This investigation led them to the Library of Integrated Network-Based Cellular Signatures from the National Institutes of Health. This repository holds hundreds of thousands of test results, showing the effects of various molecules, signaling proteins, and genetic alterations on human cells.


Saracatinib emerged as a promising candidate because it was shown to reverse the expression of target genes — the process of genes being activated to synthesize proteins. The authors then trialed it in human cells, diseased tissue, and animal models to ascertain whether it could halt, retard, or reverse the inflammation instigated by ASCVD.

Heat map of mass cytometry data, ordered by stimulatory plasma condition and immune cell types, highlights the activation of specific intracellular markers in monocytes and CD1c+ DCs in response to plasma from patients with atherosclerosis (athero; n = 20 biologically independent samples, 10 men) or healthy plasma (n = 10 biologically independent samples). (CREDIT: Nature Cardiovascular Research)

Remarkably, saracatinib was found to block gene activity that manufactures inflammatory proteins like interleukin-1 beta and interleukin-6, both of which sustain ASCVD’s immune reactivity. An inhibitor of interleukin-1 beta was previously shown to effectively stave off heart attacks in an earlier trial. The drug also promoted genes known to produce proteins that assist in breaking down plaque deposits by moving fat away from the arteries.


Continuing trials in rabbits demonstrated that saracatinib diminished plaque-based inflammation by about 97% compared to untreated animals. Meanwhile, in mice, the therapy resulted in up to an 80% decrease in cells connected to inflammation in plaques, and shrunk plaque deposits by between 48% and 70%, contingent on the dosage of the medication, according to Amadori.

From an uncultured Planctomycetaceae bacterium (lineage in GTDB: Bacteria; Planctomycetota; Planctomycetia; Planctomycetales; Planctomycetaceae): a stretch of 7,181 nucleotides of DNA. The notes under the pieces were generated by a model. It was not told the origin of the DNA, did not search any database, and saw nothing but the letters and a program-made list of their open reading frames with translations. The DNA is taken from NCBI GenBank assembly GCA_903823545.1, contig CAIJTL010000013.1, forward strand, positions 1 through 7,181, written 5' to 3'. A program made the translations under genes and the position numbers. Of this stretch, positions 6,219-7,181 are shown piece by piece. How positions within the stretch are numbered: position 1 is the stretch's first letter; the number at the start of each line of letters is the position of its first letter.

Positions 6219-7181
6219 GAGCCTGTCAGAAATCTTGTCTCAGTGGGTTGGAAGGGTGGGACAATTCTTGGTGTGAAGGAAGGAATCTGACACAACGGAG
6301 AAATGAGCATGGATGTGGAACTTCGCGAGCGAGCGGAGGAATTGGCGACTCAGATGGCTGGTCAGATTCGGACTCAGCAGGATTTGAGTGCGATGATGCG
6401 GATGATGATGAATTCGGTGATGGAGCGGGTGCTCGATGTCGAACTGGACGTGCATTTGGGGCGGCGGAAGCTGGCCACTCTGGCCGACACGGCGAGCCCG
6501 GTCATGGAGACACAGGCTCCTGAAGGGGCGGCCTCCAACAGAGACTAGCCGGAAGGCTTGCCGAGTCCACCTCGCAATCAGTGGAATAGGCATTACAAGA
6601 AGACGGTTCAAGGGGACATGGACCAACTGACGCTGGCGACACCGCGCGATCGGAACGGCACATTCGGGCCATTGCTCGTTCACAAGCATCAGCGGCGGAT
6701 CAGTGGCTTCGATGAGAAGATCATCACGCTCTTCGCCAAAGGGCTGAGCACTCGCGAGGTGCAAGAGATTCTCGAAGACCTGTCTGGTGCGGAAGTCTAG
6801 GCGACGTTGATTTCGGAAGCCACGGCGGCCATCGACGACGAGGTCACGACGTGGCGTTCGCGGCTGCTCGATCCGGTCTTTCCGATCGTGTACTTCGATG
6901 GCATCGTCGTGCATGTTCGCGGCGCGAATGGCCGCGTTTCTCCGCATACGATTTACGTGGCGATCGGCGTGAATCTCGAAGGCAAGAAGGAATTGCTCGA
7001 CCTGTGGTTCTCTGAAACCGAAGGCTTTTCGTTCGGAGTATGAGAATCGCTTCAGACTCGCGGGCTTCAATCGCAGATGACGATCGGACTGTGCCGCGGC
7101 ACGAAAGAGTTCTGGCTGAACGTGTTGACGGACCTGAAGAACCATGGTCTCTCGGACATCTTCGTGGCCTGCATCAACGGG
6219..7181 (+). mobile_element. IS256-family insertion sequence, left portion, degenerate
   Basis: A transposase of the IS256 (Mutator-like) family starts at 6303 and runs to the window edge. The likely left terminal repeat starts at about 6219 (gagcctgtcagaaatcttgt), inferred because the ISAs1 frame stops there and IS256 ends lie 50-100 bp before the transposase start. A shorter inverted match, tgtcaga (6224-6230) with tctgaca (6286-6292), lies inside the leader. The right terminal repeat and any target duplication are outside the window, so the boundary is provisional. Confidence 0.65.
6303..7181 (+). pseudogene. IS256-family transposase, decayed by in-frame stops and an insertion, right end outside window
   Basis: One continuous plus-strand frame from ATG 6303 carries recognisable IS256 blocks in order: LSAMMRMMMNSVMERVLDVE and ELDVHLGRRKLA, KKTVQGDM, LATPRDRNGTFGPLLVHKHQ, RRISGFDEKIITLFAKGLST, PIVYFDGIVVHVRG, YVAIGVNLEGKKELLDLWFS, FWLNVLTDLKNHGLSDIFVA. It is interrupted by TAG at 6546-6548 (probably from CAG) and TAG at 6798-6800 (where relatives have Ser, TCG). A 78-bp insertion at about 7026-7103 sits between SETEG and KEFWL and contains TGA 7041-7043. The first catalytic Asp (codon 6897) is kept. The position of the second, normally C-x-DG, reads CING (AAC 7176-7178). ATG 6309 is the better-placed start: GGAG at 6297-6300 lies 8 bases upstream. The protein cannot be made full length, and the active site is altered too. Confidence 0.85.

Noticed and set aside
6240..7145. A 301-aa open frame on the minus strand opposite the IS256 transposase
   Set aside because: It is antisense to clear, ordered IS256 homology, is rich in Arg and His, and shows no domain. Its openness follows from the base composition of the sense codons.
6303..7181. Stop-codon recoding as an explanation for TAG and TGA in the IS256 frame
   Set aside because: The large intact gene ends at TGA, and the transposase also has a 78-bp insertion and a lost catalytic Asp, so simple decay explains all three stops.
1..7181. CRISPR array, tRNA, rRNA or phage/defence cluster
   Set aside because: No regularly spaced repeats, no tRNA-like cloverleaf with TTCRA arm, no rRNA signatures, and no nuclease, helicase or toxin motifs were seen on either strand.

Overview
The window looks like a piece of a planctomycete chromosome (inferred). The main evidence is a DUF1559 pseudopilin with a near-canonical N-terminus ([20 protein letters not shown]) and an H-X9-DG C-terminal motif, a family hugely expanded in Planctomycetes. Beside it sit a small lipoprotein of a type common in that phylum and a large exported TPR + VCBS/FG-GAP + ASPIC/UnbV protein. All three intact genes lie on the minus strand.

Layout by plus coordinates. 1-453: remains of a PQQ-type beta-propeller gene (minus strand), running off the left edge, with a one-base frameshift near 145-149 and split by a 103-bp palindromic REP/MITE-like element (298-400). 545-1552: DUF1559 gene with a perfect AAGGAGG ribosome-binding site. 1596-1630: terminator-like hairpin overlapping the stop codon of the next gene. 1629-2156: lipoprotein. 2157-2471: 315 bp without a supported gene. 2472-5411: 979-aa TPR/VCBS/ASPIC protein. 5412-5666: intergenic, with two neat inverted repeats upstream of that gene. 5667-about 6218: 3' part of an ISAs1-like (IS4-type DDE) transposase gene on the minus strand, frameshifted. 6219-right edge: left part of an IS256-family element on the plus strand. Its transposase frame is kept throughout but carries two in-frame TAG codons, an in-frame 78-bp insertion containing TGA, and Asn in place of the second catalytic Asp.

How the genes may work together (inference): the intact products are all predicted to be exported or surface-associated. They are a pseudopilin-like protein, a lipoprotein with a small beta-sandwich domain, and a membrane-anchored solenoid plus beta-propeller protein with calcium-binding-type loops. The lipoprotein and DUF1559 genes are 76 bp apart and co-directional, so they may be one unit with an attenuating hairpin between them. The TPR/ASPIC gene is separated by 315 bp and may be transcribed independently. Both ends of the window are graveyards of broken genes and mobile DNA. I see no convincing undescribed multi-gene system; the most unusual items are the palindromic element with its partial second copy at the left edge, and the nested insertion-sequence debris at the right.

Heat map of mass cytometry data, ordered by immune cell types, highlights the activation of specific intracellular markers in unstimulated PBMCs from patients with atherosclerosis (no plasma athero PBMCs; n = 10 biologically independent samples, 5 men) versus unstimulated PBMCs from healthy donors (no plasma healthy PBMCs; n = 5 biologically independent samples). (CREDIT: Nature Cardiovascular Research)

Chiara Giannarelli, MD, PhD, the study's senior author, emphasized the potential of their innovative approach: “Our reverse-engineering method of finding new uses for old drugs can in theory be harnessed to uncover therapies for practically any disease that involves inflammation. Since these chemicals have already been tested for safety, this technique offers a swift and cost-effective approach to pharmaceutical development.”


Giannarelli, who is an associate professor in the Departments of Medicine and Pathology at NYU Langone, shared that the study team is planning to employ their protocol to delve into possible treatments for other inflammatory conditions associated with ASCVD, such as rheumatic arthritis or type 2 diabetes.

However, Giannarelli also issued a word of caution, stating that while saracatinib shows promise, it must still undergo rigorous clinical testing to ensure its efficacy in patients. With further study and development, this potential new weapon in the fight against heart disease could save countless lives in the future.

For more science news stories check out our New Discoveries section at The Brighter Side of News.


Note: Materials provided above by The Brighter Side of News. Content may be edited for style and length.